I recently wrote an article describing my allergy problems. To be more specific, I have a Sagittarian dog which I’m completely allergic to.
As far as I’m concerned this is my fate, and there’s not much I can do about it. Getting rid of the dog is not an option – once you’ve made a decision you can’t go back on it, because a living being would suffer.
That seems to be the right ethical approach, that appears to be in accordance with Buddhist principles. Not that I’m a Buddhist, but I believe that in one of the Buddha’s previous incarnations he allowed himself to be eaten by a sick tigress, to ensure her and her cub’s survival.
It was nonetheless suggested to me that I didn’t have to put up with the dog. The dog could settle down with another owner, and be perfectly happy. I’m not an animal psychologist, but I have my doubts.
There is also the question of whether we’re always tied to our commitments. By analogy, I was asked the following:
If a client came to you with his chart, and you saw that under the deceptive influence of Neptune, he married a showgirl, would you tell him he must live up to his commitment?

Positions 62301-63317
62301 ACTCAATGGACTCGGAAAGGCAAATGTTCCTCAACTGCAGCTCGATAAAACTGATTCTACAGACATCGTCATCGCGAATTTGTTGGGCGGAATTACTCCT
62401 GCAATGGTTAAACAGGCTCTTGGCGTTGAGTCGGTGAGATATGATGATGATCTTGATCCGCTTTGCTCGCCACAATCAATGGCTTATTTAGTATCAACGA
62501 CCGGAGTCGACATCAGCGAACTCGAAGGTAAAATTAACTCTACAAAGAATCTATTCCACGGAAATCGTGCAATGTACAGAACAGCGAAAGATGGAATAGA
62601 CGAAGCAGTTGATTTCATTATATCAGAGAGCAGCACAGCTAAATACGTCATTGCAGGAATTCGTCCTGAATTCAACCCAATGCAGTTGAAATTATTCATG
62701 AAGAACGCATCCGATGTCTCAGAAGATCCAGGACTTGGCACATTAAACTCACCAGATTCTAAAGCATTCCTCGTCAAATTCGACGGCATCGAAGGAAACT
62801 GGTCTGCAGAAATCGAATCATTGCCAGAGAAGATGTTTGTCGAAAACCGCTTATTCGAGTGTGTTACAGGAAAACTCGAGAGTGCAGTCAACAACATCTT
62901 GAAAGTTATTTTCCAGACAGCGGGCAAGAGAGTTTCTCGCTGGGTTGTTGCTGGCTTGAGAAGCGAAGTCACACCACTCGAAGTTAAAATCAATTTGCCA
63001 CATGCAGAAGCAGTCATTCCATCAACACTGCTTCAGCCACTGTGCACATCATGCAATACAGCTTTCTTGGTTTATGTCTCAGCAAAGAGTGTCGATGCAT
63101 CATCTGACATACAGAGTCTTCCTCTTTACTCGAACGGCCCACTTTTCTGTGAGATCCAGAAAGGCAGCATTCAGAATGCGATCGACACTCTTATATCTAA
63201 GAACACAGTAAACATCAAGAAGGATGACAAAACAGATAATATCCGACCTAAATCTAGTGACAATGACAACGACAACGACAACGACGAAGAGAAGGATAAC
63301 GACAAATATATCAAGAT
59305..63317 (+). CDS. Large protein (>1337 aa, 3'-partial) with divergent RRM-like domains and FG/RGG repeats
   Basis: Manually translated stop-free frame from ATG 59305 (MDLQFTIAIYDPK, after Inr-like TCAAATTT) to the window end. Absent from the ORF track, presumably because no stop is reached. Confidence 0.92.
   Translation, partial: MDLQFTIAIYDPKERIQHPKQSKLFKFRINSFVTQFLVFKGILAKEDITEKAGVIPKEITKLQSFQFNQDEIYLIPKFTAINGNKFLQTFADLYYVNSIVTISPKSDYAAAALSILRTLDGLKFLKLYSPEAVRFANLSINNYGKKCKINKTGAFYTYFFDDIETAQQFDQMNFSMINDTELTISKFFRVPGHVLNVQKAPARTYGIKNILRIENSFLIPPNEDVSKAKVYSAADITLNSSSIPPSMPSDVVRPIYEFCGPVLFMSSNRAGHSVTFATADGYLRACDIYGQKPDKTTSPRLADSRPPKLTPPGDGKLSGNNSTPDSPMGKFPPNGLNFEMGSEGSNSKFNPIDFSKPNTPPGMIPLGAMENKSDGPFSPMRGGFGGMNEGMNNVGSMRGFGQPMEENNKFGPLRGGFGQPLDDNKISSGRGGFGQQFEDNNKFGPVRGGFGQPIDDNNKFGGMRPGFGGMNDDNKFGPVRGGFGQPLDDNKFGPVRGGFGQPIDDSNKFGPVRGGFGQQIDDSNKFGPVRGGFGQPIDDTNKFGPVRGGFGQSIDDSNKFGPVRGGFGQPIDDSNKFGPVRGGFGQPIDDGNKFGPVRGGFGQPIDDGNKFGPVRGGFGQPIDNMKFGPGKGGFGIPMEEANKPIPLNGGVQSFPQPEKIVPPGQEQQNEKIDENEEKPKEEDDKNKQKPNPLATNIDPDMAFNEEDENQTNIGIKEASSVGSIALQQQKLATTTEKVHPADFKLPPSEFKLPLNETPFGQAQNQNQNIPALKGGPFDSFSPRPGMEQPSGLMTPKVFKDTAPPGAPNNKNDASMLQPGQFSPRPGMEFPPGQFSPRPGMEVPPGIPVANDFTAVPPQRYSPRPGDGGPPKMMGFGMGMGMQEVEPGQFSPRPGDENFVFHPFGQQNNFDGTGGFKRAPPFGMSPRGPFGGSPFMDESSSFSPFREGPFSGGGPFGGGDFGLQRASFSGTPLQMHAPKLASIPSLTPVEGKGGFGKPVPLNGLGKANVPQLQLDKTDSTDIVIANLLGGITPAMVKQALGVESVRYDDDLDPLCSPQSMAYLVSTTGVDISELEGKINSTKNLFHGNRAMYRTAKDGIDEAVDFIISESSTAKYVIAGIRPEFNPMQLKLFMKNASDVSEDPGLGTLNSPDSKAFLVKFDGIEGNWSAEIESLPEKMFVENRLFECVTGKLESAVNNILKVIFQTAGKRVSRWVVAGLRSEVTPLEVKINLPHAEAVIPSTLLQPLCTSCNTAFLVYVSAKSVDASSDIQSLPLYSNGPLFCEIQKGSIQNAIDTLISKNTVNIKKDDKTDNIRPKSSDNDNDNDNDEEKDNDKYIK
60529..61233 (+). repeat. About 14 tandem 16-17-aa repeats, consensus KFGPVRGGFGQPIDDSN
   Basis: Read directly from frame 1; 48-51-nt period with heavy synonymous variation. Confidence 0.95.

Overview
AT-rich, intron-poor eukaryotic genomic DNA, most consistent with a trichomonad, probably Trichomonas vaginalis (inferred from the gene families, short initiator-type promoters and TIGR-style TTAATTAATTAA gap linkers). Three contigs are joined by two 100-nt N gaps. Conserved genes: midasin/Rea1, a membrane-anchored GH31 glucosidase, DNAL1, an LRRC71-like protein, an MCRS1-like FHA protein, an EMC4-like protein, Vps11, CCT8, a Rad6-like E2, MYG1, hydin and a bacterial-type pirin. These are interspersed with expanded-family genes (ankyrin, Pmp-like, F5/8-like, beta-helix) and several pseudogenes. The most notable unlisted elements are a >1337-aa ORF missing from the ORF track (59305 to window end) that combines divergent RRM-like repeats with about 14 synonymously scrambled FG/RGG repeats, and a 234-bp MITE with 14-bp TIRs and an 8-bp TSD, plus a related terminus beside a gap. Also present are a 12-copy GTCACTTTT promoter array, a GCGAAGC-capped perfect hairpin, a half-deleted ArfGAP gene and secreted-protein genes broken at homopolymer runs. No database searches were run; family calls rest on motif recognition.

My reply to this question is twofold. Firstly, I don’t impose my moral code on my clients. Instead I usually focus on the client’s selfish interests.
Secondly, if one really wants to get moral, there’s a question of awareness. If the client already knew that his wife was highly promiscuous, with fleeting affections, then perhaps he has to take responsibility for his decision. If she’d deceived him, and pretended to be someone who she wasn’t, that’s a different matter.
In my case, I knew I was allergic to animals, but I hoped I’d grown out of it. Too bad.
Yet fate has another dimension, that relates to substitution.
It’s possible that my health was destined to be undermined, though the precise ailment was flexible. So if I didn’t live in proximity to a dog, something else would have made me ill, either physically or psychologically.
Also, there’s the possibility that my inconvenience is a small price to pay for making other animate beings happy. Perhaps my wife and son like having a dog. Perhaps without our intervention the dog would have ended up with a terrible owner.
But whichever way I look at it, getting rid of the dog would be wrong, and would almost certainly incur a Karmic cost.
Copyright © 2010 Archie Dunlop
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